Are there restrictions on what charity can be named as remainder beneficiary? Can I change the charitable beneficiary during my life?

Yes, the charitable remainder beneficiary must be an organization described in Internal Revenue Code Section 170(c), such as a public charity, donor advised fund, religious organization or a private foundation. You may change the charitable beneficiary during your life, but it is best to give an independent trustee this power to avoid risk of the CRT being included in your taxable estate. For clients who think they may change the charitable beneficiary in the future, donor advised funds can be named as the charitable beneficiary, as the charities in the donor advised fund can be changed at any time without the need for an independent trustee.

Can my private foundation be the remainder beneficiary?

Your private foundation can be the remainder beneficiary, but the income tax deduction will usually be less.

Who can be the trustees?

Often, grantors will name themselves or their spouses as trustee. The grantor’s other family members may also act as trustees. An independent trustee may be needed if CRT holds unmarketable or hard to value assets such as closely held stock or artwork, or if the grantor thinks he may want to change the charitable beneficiary later.

Do I have to pay gift tax when I set up a CRT?

Generally, no. However, if someone other than grantor or his spouse receives the payments, then the grantor has made a taxable gift to that someone equal to the present value of the annuity or unitrust amounts paid to that person over the trust term, calculated when the CRT is created. The grantor may use his or her available unified credit to offset gift tax due on the amount passing to Lead Beneficiaries other than himself or his spouse. The remainder passing to the charities is always gift tax free because of the charitable deduction.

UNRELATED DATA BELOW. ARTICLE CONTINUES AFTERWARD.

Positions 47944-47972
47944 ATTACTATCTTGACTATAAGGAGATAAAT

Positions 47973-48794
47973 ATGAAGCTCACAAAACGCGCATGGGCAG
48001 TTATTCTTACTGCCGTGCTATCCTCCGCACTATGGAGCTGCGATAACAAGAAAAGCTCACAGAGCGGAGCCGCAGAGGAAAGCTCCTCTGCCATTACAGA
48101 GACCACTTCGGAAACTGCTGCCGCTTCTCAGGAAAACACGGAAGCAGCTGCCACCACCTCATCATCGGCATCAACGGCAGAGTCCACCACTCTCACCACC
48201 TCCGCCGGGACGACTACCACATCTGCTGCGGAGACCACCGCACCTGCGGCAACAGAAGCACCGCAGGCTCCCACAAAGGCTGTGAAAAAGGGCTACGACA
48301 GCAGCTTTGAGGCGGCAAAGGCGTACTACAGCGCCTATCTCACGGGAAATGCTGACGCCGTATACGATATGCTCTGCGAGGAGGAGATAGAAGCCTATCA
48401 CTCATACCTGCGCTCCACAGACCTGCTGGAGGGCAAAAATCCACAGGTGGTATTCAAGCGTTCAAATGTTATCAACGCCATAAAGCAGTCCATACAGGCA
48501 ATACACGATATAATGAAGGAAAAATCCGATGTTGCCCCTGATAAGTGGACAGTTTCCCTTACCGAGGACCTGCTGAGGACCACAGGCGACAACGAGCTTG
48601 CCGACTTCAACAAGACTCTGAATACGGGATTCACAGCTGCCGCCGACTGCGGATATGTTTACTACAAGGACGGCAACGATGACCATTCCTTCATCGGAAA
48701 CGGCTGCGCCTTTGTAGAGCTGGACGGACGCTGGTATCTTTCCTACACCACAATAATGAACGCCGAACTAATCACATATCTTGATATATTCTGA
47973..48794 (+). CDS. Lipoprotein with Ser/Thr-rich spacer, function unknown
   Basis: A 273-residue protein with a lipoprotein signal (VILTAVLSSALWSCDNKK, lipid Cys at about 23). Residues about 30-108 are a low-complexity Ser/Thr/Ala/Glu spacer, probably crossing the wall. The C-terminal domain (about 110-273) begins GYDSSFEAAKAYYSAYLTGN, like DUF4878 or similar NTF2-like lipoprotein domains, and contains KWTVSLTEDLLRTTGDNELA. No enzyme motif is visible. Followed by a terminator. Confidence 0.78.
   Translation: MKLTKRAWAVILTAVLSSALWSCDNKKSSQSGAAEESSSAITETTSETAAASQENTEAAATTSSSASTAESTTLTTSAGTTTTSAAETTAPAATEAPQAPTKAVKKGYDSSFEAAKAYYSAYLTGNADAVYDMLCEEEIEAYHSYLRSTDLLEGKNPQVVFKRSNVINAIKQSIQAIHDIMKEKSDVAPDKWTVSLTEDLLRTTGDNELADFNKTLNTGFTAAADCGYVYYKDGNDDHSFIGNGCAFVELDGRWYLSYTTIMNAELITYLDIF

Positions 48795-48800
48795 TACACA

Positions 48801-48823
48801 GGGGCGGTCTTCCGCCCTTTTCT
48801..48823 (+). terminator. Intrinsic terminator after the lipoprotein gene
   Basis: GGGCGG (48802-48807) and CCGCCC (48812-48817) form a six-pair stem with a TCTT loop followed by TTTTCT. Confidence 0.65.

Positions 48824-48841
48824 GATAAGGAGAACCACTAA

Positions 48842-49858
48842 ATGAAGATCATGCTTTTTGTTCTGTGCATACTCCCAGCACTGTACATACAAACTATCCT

Is the CRT includible in my estate?

Generally, by gifting assets to a CRT, a grantor removes those assets from his taxable estate. The remainder passing to the charities is not includible in the grantor’s taxable estate. There is no estate tax consequence so long as the grantor and her spouse are the only Lead Beneficiaries.

However, in situations where someone else (i.e. the grantor’s children) is a Lead Beneficiary, there may be an estate tax consequence. This can happen when a grantor, concerned about her premature death, sets up her CRT so that her children receive the payments after she has passed away, with the grantor reserving the right to revoke the children’s payments in her Will. By reserving the right to revoke, the grantor avoids gift tax consequences, because the right to revoke causes the gift to be incomplete. However, if the grantor fails to revoke the children’s payments before her passing, the entire CRT would be includible in the grantor’s estate, reduced by an estate tax charitable deduction equal to the present value of the charitable remainder interest based on the fair market value of the CRT and the children’s life expectancies on the date of the grantor’s death.



Wealthspire Advisors is the common brand and trade name used by Sontag Advisory LLC and Wealthspire Advisors, LP, separate registered investment advisers and subsidiary companies of NFP Corp.
This information should not be construed as a recommendation, offer to sell, or solicitation of an offer to buy a particular security or investment strategy. The commentary provided is for informational purposes only and should not be relied upon for accounting, legal, or tax advice. While the information is deemed reliable, Wealthspire Advisors cannot guarantee its accuracy, completeness, or suitability for any purpose, and makes no warranties with regard to the results to be obtained from its use. © 2020 Wealthspire Advisors

Richard Yam, J.D.

Rich is vice president of trusts & estates, and is based in our New York office.